Translative Alchemy

by Jake Block

“As above, so below” is a statement embraced by many Satanists and is evocative of the idea of self deification and control.  Sometimes we might see the expanded popular version of this phrase as, “As above, so below, as within, so without, as the universe, so the soul,” and represents the concept that whatever we think or accept (consciously) will definitely be the circumstances of our life.

However, in its direct translation from The Emerald Tablet of Hermes Trismegistus, by Dennis W. Hauck*, a more correct translation of this statement would be, “That which is Below corresponds to that which is Above, and that which is Above corresponds to that which is Below, to accomplish the miracle of the One Thing,” (meaning that whatever happens on any level of reality (physical, emotional, or mental) also happens on every other level.)

This translation illustrates the idea of “translative alchemy,” in which, over the years of common usage through either incorrect or inefficient translation of words and/or concepts from antiquity, a new and unrelated maxim occurs that is accepted as truth by a people separated by ages of time.  Today, the simple phrase “As above, so below” has become an accepted truth for probably millions of people both inside and outside the “occult community,” and despite the words we find in The Satanic Bible, telling us, “Whatever alleged truth is proven by results to be but an empty fiction, let it be unceremoniously flung into the outer darkness, along with the dead gods, dead empires, dead philosophies, and other useless lumber and wreckage!”, to do so might be tantamount to “throwing the baby out with the bathwater.”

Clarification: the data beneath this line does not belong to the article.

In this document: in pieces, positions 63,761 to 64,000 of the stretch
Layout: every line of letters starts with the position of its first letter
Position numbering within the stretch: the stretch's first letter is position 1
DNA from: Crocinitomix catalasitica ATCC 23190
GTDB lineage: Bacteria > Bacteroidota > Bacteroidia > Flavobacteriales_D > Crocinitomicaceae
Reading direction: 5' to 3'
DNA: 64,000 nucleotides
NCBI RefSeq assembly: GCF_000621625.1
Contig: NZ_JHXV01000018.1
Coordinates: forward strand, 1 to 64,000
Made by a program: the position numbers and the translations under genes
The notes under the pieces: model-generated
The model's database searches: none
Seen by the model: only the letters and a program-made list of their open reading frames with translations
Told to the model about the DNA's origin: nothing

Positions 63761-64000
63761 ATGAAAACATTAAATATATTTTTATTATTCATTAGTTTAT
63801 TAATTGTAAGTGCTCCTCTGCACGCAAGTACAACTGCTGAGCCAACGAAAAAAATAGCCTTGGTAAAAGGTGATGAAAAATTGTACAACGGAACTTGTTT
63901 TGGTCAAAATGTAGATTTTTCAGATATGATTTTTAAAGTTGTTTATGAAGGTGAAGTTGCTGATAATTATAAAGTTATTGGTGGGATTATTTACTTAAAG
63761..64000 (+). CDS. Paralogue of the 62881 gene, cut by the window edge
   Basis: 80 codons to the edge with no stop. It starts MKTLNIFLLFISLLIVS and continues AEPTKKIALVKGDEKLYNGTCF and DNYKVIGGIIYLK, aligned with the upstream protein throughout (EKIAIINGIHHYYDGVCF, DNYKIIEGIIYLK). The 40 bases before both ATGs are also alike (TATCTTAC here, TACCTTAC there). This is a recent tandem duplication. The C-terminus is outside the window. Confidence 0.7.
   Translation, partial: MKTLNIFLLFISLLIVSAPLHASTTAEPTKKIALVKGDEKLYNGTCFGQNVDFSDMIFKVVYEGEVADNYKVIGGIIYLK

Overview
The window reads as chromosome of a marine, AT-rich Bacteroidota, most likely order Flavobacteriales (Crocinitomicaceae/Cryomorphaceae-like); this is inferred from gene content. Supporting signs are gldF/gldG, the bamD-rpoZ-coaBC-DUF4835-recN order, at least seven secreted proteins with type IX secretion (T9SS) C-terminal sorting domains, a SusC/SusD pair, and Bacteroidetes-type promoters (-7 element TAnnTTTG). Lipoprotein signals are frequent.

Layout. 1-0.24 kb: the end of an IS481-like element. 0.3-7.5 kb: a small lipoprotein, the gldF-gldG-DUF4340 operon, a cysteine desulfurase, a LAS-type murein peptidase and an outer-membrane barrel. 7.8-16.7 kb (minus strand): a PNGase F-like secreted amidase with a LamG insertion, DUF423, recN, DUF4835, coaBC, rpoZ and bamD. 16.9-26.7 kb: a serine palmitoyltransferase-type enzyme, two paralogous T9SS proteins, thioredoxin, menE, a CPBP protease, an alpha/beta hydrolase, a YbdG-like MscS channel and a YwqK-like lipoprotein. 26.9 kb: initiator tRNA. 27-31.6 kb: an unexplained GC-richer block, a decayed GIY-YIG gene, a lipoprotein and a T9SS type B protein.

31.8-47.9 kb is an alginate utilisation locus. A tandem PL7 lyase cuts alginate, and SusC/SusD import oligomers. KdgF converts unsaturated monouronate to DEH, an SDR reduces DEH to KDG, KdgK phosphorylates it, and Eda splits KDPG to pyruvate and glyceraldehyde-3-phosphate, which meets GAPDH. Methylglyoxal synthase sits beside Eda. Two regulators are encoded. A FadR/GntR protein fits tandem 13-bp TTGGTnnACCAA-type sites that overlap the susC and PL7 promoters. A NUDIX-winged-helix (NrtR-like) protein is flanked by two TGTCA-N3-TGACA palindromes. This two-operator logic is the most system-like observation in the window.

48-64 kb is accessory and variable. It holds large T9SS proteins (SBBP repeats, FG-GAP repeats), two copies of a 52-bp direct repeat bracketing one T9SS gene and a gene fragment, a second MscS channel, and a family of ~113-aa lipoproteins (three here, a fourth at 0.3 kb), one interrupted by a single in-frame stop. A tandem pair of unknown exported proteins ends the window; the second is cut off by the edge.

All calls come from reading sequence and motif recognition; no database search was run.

Much of what we know as “history” can be proven to be a result of such “translative alchemy.”  In a simplistic, although accurate example, as children (at least in America” we were taught about “The midnight ride of Paul Revere.”  The idea was that the American Colonist and patriot, Paul Revere, galloped to spread the word that the British are coming, “to every Middlesex village and farm.”  But what we were told in grade school as “history” was highly fictionalized, and heavily influenced by “Paul Revere’s Ride,” a popular poem by Henry Wadsworth Longfellow.

The truth of the incident is quite different from Longfellow’s recounting.  For instance, the famous lanterns in the Old North Church tower that initiated the ride were not TO Paul Revere, but FROM him, and were being shown to waiting members of The Sons of Liberty in Charleston.  Revere was not alone in spreading the word, and was in fact headed to the villages of Lexington and Concord but he, along with a fellow patriot known as Dr. Samuel Prescott, was captured before reaching Lexington.  Dr. Prescott escaped to deliver the message to those villages, but gets no credit for his efforts.  Revere was eventually released by his captors, but on foot.  They confiscated his horse.  We know this to be an accurate account of the event because of a letter Revere wrote to Dr. Jeremy Belknap of the Massachusetts Historical society (http://www.masshist.org/database/viewer.php?item_id=99).  That letter was subsequently printed in an magazine of the time, from which Longfellow created his iconic poem.

Accurate or not Longfellow’s stirring poem has become a “truth” in the minds of millions, that conveys the legend and the spirit of the event.  We accept it because it fits our cosmology in context, much as we have come to accept “As above, so below” as a truism within the legend and lore of our philosophy.  Although not an accurate and complete translation of the phraseology within The Emerald Tablet, it now conveys a message and meaning as real to us as if it was.  Consider then, the quote:

“When the legend becomes fact, print the legend.”

— (character) Maxwell Scott (The Man Who Shot Liberty Valance)

*Dennis W. Hauck, University of Vienna, Faculty of Mathematics, Alumnus, researcher and author of over a dozen books including The Emerald Tablet: Alchemy of Personal Transformation, The Philosopher’s Stone: A Beginner’s Guide to Alchemy, Alchemy Reference Guide, and his translation of Secret of the Emerald Tablet, from Die Alchemie, by Dr. Gottleib Latz.

** Illustration by Brock Springstead

The Orders of The Sect of the Horned God

The Order of Pan
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The Order of Prometheus
The Order of Dionysis
The Order of Shiva

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